I once read somewhere that our favorite characters are our favorite because they remind us of ourselves. I think that’s true. When I went to see Lady Bird, I didn’t know much about it except that Ronan was in it. Once the credits began to roll, I was left speechless. Though there’s many fictional characters that I heavily relate to, there’s never been one that I identified with entirely. When I left the theater, I remember thinking: Saoirse and Greta made a film about my life, she made it for me. She was me. I knew neither did no such thing, but my heart told me different. Ronan effortlessly and humorously documents the mundane struggles of an artistic near-adult, with a crush on a “bad boy”, who tries to change herself so other girls will like her, is a good student but isn’t extraordinary and navigates a rocky relationship with her mom. It’s almost scary how accurate Ronan’s performance is. Many of the arguments Lady Bird gets into with her mom are the exact ones I’ve had. Lady Bird questions if who she is is the best version of herself, which is a question I’m constantly asking. Ronan was able to accurately explain how I was feeling in a way that I could never-and still can’t-explain. When I watched Ronan with my parents, it felt differently because the subject matter was told through the eyes of a girl like me, and highlighted things parents don’t always wish to acknowledge.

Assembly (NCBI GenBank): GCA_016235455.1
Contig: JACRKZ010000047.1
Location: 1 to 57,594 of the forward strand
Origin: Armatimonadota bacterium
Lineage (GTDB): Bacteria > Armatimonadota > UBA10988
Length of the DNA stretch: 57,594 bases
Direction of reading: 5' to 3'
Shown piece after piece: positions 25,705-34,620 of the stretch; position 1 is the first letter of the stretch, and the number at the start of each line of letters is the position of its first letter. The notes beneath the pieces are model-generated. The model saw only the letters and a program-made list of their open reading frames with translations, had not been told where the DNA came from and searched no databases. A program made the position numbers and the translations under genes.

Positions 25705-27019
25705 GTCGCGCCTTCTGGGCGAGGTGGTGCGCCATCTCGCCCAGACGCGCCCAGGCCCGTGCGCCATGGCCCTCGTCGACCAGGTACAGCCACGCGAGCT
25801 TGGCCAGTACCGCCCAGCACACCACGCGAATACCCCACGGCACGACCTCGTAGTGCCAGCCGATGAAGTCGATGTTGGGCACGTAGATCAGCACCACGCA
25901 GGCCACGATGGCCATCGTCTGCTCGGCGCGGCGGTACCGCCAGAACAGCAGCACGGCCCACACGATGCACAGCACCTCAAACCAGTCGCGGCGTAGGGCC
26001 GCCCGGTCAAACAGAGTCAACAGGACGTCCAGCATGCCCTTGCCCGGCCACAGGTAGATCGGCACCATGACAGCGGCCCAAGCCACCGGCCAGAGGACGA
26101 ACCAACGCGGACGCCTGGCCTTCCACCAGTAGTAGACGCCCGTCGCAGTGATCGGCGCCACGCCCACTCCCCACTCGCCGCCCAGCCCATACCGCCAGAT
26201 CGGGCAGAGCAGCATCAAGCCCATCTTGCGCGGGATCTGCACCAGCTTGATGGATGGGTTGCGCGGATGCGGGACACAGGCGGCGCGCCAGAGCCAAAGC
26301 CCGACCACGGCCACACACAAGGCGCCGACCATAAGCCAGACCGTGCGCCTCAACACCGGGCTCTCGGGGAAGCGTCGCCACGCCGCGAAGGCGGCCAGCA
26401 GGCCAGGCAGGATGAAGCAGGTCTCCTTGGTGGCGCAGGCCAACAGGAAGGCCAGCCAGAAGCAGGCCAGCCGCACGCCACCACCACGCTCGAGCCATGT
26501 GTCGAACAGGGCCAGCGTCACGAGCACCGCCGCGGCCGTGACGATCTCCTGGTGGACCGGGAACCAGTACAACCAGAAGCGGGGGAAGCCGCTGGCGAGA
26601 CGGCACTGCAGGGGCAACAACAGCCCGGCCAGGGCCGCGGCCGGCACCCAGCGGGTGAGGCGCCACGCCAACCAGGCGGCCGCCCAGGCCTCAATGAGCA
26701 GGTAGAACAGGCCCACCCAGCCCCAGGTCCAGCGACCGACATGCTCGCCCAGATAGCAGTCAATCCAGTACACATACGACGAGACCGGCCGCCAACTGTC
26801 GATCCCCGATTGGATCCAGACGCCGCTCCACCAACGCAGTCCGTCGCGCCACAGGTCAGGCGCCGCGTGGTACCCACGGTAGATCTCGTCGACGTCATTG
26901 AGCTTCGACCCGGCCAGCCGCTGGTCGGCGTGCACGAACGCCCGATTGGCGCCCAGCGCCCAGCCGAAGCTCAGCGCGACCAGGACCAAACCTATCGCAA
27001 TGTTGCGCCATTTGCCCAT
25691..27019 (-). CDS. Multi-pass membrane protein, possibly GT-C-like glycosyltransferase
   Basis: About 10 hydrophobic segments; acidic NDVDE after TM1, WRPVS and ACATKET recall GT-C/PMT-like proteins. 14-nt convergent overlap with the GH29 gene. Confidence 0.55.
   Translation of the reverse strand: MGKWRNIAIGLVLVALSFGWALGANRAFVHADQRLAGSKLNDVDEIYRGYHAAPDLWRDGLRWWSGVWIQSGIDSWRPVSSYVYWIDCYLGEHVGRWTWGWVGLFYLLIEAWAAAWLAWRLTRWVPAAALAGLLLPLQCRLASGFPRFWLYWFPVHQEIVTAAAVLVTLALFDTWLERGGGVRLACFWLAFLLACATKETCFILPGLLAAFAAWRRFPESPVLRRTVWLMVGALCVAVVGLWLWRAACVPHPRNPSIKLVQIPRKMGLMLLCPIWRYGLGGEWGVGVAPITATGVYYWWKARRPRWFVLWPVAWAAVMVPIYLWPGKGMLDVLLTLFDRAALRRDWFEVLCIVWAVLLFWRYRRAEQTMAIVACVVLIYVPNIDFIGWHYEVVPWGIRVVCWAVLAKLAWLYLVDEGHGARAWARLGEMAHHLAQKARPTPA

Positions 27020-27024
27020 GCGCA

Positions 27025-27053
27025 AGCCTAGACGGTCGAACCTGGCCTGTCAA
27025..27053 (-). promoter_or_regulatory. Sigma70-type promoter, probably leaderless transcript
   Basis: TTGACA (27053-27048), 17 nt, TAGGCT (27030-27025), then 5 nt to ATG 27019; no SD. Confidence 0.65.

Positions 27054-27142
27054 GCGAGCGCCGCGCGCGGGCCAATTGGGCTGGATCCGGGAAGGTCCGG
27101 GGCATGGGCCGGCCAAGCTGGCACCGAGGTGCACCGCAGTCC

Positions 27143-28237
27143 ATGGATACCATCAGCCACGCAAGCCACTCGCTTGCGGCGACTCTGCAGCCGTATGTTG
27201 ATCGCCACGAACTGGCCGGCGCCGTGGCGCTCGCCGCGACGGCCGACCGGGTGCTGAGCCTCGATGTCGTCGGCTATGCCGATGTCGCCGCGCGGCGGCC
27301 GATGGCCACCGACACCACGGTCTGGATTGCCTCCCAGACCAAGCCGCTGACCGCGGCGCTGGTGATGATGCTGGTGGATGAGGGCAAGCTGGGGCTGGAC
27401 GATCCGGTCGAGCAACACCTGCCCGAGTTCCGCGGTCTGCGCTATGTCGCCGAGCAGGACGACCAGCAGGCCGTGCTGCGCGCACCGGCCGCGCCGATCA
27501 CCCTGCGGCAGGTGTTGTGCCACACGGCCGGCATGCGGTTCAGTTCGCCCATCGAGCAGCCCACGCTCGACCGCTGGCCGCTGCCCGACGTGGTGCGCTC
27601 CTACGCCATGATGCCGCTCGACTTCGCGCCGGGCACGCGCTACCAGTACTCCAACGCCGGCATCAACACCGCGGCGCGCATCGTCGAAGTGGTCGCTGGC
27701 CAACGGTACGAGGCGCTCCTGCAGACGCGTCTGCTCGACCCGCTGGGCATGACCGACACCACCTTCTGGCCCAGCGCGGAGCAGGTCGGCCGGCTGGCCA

I know I’m biased, but Ronan is nothing short of perfection, not because of all golden globe she won or the records she broke on Rotten Tomatoes (it’s one of the best reviewed films of all time), or even the money made at the box office. Ronan very literally took a piece of me and shared it with the world. And though we don’t know each other, I’ll forever be grateful to Saoirse Ronan for not only listening to, but proudly advocating for a story like mine, through her eagerness and love of reaching others by means of her hard work. While it’s safe to say that I was immensely sad she didn’t win the Oscar that year, it did nothing to diminish my respect for her and her acting style.